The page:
Utility Overcoat

Tonight’s object may at first seem an odd choice for the blog as it is just a vintage tweed overcoat:imageThis single breasted garment is of extremely high quality and was made by the famous firm of Burtons:imageWhat makes this coat of interest to us, however, is a tiny ‘CC41’ label sewn into the lining:imageThis mark indicates that the coat was made during wartime to utility specifications to save materials. CC41 stood originally for ‘Civilian Clothing 41’ and the label would become iconic in its own right. After the same principles were extended to other goods the ‘CC’ came to represent the words ‘controlled commodity’.CC41_markThe Utility Clothing Scheme was a rationing scheme introduced in the United Kingdom by the British government during World War II. In response to the shortage of clothing materials and labour due to the requirements of wartime austerity, the Board of Trade sponsored the creation of ranges of “utility clothing” meeting tight regulations regarding the amount of material and labour allowed to be used in their construction. Utility clothing, and later utility furniture, was marked with the CC41 tag.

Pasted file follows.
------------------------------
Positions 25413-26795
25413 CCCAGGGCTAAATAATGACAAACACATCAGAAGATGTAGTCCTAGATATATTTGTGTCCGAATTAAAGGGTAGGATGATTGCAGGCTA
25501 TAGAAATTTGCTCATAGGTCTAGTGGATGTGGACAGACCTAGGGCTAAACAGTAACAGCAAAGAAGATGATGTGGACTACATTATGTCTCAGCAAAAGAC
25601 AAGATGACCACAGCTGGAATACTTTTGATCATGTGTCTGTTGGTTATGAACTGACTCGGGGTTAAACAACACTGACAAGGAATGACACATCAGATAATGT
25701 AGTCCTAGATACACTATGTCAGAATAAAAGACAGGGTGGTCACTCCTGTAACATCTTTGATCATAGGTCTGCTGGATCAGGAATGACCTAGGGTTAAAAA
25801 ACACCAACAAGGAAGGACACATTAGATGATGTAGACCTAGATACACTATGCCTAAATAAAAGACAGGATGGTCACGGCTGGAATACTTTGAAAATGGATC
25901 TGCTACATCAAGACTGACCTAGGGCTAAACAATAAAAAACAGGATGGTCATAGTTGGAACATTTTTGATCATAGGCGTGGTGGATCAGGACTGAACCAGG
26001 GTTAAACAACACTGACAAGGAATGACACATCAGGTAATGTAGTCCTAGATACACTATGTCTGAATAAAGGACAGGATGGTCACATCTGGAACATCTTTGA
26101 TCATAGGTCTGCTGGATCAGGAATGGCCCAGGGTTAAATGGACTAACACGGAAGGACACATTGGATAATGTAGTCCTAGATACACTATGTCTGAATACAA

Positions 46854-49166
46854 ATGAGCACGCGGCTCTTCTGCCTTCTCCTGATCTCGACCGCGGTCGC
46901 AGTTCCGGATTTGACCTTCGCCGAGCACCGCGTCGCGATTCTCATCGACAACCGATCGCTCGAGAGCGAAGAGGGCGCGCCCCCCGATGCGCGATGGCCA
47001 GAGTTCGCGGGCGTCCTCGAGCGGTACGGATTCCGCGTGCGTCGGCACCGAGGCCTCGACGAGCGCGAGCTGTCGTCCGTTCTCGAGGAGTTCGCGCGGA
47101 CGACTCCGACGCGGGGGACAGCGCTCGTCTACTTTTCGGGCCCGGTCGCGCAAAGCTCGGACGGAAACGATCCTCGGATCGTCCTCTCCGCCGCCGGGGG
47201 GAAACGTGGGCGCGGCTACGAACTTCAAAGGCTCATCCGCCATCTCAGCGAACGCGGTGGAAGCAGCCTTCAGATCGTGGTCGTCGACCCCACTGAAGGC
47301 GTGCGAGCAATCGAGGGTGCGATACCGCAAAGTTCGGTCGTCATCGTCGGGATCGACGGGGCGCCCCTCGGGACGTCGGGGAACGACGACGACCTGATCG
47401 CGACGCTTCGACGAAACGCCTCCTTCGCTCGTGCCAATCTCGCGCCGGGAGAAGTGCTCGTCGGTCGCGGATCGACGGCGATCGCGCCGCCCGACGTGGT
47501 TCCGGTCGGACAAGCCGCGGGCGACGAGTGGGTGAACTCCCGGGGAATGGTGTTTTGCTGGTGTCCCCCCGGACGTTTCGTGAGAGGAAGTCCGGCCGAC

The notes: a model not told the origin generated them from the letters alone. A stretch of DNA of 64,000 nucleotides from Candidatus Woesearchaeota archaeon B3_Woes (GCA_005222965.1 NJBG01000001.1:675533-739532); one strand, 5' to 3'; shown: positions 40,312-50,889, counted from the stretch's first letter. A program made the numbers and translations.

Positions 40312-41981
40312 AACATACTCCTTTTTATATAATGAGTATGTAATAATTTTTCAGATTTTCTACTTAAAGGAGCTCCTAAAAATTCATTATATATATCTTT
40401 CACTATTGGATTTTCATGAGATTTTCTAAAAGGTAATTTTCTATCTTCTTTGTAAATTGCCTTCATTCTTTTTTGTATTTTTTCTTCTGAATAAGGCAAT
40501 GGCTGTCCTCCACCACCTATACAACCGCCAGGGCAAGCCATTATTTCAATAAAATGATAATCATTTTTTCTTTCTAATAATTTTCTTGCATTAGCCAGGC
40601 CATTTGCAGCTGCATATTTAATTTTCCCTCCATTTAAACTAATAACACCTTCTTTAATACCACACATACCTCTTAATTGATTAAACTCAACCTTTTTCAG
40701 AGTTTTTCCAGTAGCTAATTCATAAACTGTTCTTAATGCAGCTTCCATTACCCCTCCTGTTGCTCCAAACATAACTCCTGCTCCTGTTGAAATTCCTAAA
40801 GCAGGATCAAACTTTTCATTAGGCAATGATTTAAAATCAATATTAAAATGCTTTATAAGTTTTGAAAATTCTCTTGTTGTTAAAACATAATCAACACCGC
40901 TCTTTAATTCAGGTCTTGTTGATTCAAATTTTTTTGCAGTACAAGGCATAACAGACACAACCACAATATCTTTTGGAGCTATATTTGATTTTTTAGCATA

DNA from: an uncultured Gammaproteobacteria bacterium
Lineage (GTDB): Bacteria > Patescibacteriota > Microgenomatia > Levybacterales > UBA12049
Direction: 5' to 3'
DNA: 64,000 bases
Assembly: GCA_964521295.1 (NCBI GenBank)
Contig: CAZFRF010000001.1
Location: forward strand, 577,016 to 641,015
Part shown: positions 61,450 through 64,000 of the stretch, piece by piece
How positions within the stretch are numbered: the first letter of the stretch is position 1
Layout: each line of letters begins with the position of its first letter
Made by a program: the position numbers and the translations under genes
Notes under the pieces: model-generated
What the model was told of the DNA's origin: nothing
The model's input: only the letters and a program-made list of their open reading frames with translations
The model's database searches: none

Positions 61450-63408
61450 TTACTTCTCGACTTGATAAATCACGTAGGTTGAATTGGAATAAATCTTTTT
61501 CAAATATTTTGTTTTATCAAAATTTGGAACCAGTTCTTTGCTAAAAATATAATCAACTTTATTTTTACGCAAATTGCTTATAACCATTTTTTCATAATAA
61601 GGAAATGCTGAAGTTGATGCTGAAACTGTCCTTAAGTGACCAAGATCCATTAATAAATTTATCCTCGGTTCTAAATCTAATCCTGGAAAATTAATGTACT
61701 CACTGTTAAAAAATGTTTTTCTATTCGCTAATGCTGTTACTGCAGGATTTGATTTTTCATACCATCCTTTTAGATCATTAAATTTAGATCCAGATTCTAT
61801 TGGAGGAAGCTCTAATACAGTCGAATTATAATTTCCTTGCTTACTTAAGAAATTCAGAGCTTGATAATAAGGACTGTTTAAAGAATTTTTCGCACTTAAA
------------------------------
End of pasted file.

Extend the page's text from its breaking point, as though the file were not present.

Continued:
In spite of its austere specifications, utility clothing designs were commissioned from leading fashion designers including Hardy Amies, Norman Hartnell and other members of the Incorporated Society of London Fashion Designers. Designs had certain restrictions- double breasted suits and coats, turn-ups and superfluous pleats were all banned to save fabric. Dresses could have no more than two pockets and five buttons, six seams in the skirt of a woollen dress, two inverted or box pleats, or four knife pleats. No unnecessary decoration was allowed. This economy of style can be seen in the overcoat above which is single breasted and secured with three large plastic buttons.Wartime_Fashions-_Utility_Clothing,_1942_D10727Utility clothing was also subject to price regulations.
Profits were restricted for both manufactures and retailers which resulted in Utility clothing being significantly cheaper than non-utility clothing when first introduced. This together with the initial dislike by some retailers of reduced profits may have given utility clothing its bad name. Although initially there was a great deal of hostility directed at Utility clothing by the general public this reduced as more of the clothing reached the shops. The public was surprised to discover that the clothing varied in style & colour and was generally hard wearing and good quality.

One comment

  1. The ‘CC’ logo has recently been resurrected for use by a British clothing manufacturers cooperative – Community Clothing https://communityclothing.co.uk, which incidentally includes Cookson and Clegg whose name will be familiar to collectors and those who wore British Army uniforms, in particular through their DPM temperate combats, smocks and parkas.

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